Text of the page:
Government launches cyber-resiliency inquiry
The government has opened an inquiry into the UK’s critical national infrastructure (CNI) to assess its cyber-resiliency as the UK is highlighted to be the third most targeted globally for cyber-attacks, following the US and Ukraine.
Overseen by the Science, Innovation and Technology committee, the inquiry will explore the progress of the UK CNI toward achieving recently announced resilience targets by 2025, exploring what must be done to reach these targets as well as a revised approach to standards and regulations.
The UK’s CNI is heavily underpinned by digital infrastructure and plays a fundamental part in the UK economy, supporting innovation, the development of emerging tech and national security meaning it must be resilient to cyber-attacks if it is to successfully fulfil its role.
The committee cited major concerns around Russia’s invasion of Ukraine as well as “competing priorities” between the government and the private companies that own much of the UK’s CNI and has invited industry experts to submit evidence to a range of pointed questions about CNI cyber-resilience.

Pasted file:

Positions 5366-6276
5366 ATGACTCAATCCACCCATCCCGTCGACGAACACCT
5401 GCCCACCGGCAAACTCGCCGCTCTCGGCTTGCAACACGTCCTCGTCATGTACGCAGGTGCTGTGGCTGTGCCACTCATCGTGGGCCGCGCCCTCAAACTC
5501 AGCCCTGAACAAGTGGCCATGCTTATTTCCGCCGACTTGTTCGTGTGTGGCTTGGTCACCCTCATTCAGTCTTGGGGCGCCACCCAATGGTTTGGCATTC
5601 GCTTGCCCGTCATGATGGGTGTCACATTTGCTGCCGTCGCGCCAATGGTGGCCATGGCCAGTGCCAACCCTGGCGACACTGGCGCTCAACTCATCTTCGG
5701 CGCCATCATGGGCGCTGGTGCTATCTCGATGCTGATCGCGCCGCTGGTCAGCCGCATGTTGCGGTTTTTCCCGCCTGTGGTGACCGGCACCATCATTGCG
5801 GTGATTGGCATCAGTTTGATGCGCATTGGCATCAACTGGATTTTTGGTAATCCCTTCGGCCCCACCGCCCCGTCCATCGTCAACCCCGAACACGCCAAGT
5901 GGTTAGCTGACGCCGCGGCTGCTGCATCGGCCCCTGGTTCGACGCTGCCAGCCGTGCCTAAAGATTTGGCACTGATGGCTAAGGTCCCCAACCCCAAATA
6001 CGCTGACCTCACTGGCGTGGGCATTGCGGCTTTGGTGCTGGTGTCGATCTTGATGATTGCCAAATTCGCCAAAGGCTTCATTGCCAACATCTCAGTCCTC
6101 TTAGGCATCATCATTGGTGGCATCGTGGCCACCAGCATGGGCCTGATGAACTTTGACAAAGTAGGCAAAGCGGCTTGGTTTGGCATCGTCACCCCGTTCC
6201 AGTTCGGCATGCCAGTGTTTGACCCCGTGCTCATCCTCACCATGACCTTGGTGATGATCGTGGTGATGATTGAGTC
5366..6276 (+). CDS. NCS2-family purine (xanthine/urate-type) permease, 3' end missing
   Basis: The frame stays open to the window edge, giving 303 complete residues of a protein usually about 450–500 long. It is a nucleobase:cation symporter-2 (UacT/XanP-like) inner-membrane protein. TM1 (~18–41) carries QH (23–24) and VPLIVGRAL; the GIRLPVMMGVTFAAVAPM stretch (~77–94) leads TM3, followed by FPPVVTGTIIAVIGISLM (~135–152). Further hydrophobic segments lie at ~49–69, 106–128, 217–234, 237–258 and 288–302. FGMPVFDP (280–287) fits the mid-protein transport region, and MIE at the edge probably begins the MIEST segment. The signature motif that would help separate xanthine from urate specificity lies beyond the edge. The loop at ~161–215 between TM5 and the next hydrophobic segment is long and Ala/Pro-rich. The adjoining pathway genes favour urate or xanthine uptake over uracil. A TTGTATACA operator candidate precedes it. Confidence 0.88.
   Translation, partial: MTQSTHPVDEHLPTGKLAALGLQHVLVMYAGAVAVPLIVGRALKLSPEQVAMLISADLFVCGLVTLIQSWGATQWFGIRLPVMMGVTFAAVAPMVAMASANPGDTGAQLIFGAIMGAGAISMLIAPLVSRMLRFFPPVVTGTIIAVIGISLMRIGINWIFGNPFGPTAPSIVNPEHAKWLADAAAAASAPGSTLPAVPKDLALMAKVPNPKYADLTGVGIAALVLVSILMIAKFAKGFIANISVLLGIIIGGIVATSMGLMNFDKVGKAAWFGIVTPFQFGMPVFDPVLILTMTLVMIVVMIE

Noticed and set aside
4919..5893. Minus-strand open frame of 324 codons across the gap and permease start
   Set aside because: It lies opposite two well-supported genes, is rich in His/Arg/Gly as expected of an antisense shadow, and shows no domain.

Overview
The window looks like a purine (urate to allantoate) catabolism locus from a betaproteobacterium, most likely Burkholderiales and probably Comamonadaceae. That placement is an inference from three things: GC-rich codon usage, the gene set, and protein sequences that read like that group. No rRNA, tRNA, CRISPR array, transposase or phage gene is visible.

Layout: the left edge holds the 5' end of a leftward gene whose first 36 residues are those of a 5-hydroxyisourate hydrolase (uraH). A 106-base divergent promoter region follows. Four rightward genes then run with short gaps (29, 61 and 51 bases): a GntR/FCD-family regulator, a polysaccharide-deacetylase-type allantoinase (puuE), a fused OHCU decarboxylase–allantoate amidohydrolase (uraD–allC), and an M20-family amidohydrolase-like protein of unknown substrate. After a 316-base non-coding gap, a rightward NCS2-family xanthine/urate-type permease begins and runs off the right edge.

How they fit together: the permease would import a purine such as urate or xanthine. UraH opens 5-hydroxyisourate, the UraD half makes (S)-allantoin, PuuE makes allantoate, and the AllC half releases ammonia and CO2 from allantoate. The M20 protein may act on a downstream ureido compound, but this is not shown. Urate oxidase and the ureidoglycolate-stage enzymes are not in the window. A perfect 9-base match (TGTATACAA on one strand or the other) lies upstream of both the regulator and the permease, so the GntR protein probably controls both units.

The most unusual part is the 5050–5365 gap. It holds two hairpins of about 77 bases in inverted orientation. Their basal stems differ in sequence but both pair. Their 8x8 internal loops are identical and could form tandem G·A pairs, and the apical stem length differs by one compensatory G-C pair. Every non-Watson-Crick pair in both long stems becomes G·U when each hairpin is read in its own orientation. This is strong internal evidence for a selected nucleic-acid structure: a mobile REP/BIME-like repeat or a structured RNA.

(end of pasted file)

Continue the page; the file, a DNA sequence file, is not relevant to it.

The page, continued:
Achi Lewis, Area VP EMEA for Absolute Software, commented: “A collaborative approach to resiliency is needed to help protect the UK’s organisations that are under increased cyber threat, supported by improved standards and regulations implemented by the government. It is no longer enough to simply deter attacks, but now, we must universally prepare for when an attack happens to allow us to recover effectively, minimising the damage and loss caused by having resilient cybersecurity.”
“The end goal should be the same for all stakeholders, effectively protecting, preventing and preparing against the looming cyber threat which includes visibility across entire networks. In the face of cybersecurity challenges, visibility supported by self-healing technologies that repair and restore devices will help to produce a resilient cyber posture, and this should be the goal for all.”
The committee also stated that it “will explore the progress of UK CNI toward achieving recently announced resilience targets by 2025, and what support the sector needs to achieve those targets and efforts to make computer hardware architecture more secure by design to protect CNI.”
This leads to the question: What should be the government’s approach to standards and regulations for cyber-resilience and preparedness, supply chain access, and trusted partners?